Andy Crush: Warhol, Boredom, and Technology

What does the art of Andy Warhol tell us about the nature of boredom and the ways we try to escape (and enjoy) it?

Andy Warhol should have lived to see the age of smartphones. Before his death in 1987, Warhol witnessed the dawn of the personal computer and even played around making images on an Amiga. For someone like Warhol, fascinated by time’s fleetingness — most famously, his “15 minutes of fame” quip — today’s technology and its ability to save us from boredom anywhere, anytime would seem miraculous. Scholar Scott C. Richmond recently examined what Warhol’s art, especially in his “Stillies” films, says about the nature of boredom (profound, vulgar, and mediatic) and how we use casual games such as Candy Crush to escape or enjoy it.


Image: Two frames from Andy Warhol’s 1963 film Empire. Image source: Wikipedia. “Empire Andy Warhol” by Source. Licensed under Fair use via Wikipedia - https://en.wikipedia.org/wiki/File:Empire_Andy_Warhol.jpg#/media/File:Empire_Andy_Warhol.jpg

Richmond begins his article, “Vulgar Boredom, or What Andy Warhol Can Teach Us about Candy Crush” (in the April 2015 issue of The Journal of Visual Culture), with an anecdote about a recent showing of Warhol’s 1964 film Empire at the Museum of Modern Art in New York. Consisting of six hours of footage of the Empire State Building slowed down one third to make it feel even slower, Empire (stills from which appear above) is “perversely” (as Richmond puts it) designed to bore you to tears. Rather than fight the current, “MoMA invited its viewers to engage in a form of ‘bad behavior’ typical of our 21st-century media culture,” Richmond writes, “to pull out their phones in a movie theater so they could be just a little bit elsewhere, just for a little while.” Being bored (and responding to that boredom) became part of the aesthetic experience of watching the film. Inspired by that story, Richmond set out to see what else Warhol can say about the 21st century, boredom, and technology.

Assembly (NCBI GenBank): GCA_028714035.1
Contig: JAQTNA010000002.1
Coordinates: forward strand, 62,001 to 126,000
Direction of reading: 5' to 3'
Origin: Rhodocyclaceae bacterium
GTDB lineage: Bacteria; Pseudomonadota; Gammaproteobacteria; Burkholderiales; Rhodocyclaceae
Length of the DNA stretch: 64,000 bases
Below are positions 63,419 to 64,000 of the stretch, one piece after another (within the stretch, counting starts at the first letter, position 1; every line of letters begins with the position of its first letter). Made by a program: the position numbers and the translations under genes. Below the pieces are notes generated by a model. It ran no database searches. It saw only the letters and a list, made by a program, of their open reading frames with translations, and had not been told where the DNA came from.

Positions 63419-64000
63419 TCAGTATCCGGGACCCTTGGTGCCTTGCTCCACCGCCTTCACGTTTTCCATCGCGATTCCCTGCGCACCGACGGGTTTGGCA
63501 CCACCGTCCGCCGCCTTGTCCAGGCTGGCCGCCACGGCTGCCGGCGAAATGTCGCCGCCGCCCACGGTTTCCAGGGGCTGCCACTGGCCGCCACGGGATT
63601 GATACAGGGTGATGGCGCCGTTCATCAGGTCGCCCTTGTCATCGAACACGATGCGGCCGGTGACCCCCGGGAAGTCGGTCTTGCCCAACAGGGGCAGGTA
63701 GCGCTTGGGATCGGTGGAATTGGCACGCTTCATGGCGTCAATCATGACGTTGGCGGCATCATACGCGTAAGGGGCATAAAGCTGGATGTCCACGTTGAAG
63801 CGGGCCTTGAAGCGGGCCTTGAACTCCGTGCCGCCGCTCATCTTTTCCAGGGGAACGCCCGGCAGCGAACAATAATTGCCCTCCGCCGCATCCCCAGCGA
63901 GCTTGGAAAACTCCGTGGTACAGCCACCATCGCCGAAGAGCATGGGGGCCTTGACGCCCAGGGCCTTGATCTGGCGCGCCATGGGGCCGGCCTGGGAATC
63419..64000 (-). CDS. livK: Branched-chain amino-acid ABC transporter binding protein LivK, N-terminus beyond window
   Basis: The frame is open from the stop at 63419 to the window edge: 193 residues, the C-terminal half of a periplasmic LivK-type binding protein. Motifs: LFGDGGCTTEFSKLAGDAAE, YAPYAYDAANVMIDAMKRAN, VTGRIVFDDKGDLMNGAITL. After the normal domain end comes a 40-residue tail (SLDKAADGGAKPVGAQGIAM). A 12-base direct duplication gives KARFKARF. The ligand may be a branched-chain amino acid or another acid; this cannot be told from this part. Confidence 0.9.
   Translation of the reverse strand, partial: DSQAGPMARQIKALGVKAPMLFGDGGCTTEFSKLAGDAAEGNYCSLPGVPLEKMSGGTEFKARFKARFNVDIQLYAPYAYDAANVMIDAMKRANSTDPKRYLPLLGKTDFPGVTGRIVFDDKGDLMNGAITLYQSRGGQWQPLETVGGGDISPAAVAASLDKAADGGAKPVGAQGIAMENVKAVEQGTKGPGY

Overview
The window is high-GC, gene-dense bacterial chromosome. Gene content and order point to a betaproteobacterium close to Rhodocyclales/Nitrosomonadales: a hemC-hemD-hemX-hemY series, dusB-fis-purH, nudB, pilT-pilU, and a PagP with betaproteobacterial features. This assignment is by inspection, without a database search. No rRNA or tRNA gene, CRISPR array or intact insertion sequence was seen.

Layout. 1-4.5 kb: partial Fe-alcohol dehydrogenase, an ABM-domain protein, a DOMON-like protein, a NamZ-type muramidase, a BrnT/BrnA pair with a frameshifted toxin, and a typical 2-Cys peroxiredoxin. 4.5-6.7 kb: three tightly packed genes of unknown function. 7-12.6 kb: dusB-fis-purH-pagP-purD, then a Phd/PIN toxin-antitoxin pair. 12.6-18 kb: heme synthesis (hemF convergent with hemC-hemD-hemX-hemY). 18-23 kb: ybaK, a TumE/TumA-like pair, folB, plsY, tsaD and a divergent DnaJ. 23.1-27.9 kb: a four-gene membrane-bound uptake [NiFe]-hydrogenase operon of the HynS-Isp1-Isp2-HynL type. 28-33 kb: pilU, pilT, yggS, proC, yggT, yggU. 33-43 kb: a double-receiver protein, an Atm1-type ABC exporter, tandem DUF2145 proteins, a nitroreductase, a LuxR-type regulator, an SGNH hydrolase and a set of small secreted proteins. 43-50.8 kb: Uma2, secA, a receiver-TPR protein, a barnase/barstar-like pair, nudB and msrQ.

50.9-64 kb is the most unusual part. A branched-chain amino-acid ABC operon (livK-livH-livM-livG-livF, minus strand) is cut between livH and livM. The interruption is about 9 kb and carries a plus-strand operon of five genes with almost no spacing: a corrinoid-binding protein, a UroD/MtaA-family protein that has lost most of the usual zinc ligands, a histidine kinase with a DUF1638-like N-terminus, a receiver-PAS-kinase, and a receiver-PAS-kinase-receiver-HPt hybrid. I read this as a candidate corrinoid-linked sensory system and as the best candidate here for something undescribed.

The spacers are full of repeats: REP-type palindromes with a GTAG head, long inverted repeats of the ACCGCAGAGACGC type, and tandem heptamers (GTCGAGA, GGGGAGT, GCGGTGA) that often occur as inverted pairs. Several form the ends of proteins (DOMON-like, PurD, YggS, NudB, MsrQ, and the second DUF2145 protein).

Image: Andy Warhol, 100 Cans (1962). Image source: Wikiart.

Richmond focuses not only on Empire, but also on other “Stillies” films by Warhol, including 1963’s Kiss (50 minutes of multiple couples in multiple combinations making out), 1963’s Sleep (five-plus hours of watching a man asleep guaranteed to put you to sleep), and 1964’s Blow Job (35 minutes of a man’s facial reactions to fellatio performed [or not] off-camera). In the midst of all that repetitive boredom, Richmond finds profundity. As you watch Empire, for example, you begin to notice little things, such as the pattern of office lights going on and off over time, that make the “unboring boring,” in a phrase Richmond borrows from another scholar. In Warhol’s films, boredom’s not a flaw; it’s a feature. Once you’ve passed the boredom threshold, you enter into an almost Zen-like state of profound boredom that enhances the experience itself.

The people in that MoMA theater never broke that boredom barrier, but for those who’ve bought into the idea of Warhol’s films as art, they’re the cinematic equivalent of Warhol’s Campbell’s Soup Cans (example shown above) — an endless repetition of an everyday image that forces you either to turn away or to lean into the experience even deeper. Warhol allegedly ate a can of soup every day for lunch, which is either the most boring meal plan ever or a kind of ritual that made him appreciate each can and each day better.

 

Image: Movie poster for Inception (2010). Image source: Wikipedia. "Inception ver3" by Source. Licensed under Fair use via Wikipedia - https://en.wikipedia.org/wiki/File:Inception_ver3.jpg#/media/File:Inception_ver3.jpg